Bankruptcy as a Strategy - Part 1
When the word bankruptcy is used, the immediate image conjured is that of a company that is trying hard to stay afloat.
However, external parties such as creditors are pushing for the immediate repayment of debts causing the company to become insolvent.
The average person thinks of bankruptcy as an auction type event wherein the assets of the incumbent company will be sold to the highest bidder in order to pay back the dues previously owned by the company.
In other words, bankruptcy proceedings are often thought of as being involuntary. In fact, that was the case until some years ago.
However, as time has passed and laws have changed, companies have realized that bankruptcy need not be voluntary. Also, it need not be an adverse event for the company.
Many companies have started using bankruptcy as a strategic tool. This means that they have used bankruptcy laws in such a manner that the event is neither involuntary nor adverse.
The bankruptcy or the threat of filing bankruptcy is used by companies in order to negotiate deals that are more favourable for certain stakeholders of the company.
The voluntary and strategic implementation of bankruptcy laws has been explained in detail in this article.
Clearing the Title of the Assets
In many cases, the owners of the assets are unable to sell their properties because of liens and title disputes.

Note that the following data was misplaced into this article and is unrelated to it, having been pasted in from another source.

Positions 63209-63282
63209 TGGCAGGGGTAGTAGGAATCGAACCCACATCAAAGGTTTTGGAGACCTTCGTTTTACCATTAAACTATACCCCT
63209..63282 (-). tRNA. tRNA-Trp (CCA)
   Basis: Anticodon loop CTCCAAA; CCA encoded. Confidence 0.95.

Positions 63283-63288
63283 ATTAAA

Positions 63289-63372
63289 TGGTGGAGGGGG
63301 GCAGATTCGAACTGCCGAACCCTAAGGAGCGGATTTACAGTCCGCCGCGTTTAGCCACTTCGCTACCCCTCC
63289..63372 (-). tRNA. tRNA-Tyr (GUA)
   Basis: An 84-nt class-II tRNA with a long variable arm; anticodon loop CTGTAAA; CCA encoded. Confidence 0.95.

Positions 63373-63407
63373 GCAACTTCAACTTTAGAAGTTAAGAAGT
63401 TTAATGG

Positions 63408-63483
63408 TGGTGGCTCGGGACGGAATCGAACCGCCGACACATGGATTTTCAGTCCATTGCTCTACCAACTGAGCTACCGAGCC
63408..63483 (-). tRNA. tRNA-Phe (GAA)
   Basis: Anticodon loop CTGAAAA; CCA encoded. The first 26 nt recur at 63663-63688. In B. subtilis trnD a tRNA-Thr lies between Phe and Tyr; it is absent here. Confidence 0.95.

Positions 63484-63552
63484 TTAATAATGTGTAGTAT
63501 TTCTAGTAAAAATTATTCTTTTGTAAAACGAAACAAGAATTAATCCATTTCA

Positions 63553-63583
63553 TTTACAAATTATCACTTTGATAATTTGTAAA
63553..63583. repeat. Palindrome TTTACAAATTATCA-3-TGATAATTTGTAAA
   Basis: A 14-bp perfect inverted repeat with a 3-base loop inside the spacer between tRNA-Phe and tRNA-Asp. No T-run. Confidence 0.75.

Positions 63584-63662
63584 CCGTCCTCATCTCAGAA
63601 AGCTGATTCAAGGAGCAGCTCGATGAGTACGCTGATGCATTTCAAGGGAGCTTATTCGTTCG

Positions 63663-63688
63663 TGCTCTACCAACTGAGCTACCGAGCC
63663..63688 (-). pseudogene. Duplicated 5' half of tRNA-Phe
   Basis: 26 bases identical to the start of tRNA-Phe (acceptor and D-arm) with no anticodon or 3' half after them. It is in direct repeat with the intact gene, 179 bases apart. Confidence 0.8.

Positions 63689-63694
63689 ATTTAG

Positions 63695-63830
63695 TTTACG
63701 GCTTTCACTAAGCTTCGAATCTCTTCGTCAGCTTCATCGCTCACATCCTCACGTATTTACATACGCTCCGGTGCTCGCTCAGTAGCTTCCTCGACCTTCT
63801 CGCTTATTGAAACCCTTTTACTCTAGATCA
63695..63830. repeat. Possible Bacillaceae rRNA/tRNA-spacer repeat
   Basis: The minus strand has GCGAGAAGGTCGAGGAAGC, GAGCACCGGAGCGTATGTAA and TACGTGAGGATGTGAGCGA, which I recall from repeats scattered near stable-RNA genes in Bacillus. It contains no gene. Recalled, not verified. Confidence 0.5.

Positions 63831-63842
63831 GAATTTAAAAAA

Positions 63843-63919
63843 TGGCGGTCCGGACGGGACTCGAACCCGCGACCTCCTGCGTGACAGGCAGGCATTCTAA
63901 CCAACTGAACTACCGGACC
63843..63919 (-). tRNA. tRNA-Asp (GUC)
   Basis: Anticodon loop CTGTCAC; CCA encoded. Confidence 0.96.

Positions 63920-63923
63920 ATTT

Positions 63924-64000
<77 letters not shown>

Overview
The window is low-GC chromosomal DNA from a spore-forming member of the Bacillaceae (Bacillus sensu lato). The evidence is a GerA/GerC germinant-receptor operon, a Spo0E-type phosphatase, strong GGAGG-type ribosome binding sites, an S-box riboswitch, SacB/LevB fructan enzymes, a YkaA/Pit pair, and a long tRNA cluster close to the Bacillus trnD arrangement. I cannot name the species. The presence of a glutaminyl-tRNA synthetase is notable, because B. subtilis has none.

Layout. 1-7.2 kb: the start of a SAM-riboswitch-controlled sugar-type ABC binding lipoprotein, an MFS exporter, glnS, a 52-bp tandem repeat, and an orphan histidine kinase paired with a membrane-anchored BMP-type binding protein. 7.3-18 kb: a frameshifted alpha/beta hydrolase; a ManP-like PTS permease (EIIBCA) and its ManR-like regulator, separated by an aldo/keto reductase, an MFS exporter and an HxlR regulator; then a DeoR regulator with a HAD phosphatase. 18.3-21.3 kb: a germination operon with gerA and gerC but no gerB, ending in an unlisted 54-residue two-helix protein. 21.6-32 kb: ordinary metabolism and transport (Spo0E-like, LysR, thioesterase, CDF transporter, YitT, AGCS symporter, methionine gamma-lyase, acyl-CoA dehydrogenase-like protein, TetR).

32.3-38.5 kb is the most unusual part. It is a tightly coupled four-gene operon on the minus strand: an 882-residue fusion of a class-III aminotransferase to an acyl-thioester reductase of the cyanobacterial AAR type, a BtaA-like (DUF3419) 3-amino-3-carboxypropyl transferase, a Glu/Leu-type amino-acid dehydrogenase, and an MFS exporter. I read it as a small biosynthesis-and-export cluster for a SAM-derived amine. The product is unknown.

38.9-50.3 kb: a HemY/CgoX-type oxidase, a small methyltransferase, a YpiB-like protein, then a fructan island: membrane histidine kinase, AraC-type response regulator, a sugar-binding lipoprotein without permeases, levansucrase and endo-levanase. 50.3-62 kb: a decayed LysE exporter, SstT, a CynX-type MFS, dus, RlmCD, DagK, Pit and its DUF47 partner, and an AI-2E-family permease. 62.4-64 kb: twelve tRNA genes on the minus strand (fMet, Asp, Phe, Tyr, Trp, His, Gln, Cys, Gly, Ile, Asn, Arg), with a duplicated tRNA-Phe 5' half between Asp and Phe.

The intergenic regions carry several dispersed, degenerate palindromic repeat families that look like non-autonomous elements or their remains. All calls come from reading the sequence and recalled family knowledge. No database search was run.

For instance, a particular company could be facing a court case related to succession, which causes the title of the assets owned by the company to be disputed.
In such cases, companies are unable to sell off these disputed assets.
However, if there is bankruptcy in such a case, then the interest of the shareholders and internal stakeholders takes a backseat.
Paying the external party on time becomes the first priority of the judge presiding over the bankruptcy proceedings.
Therefore, in such cases, courts order the title disputes to be solved within a short period of time, failing which the court intervenes in the matter.
Therefore, the strategic filing of a bankruptcy can be used to quickly sell assets that have been stuck in legal disputes over the years.
Lowering Tax Liability
The strategy of filing bankruptcy has also been used by many companies in the past to lower their tax liabilities effectively. For some businesses, tax liabilities can form a significant part of their overall liabilities. In such cases, filing bankruptcy may be advantageous.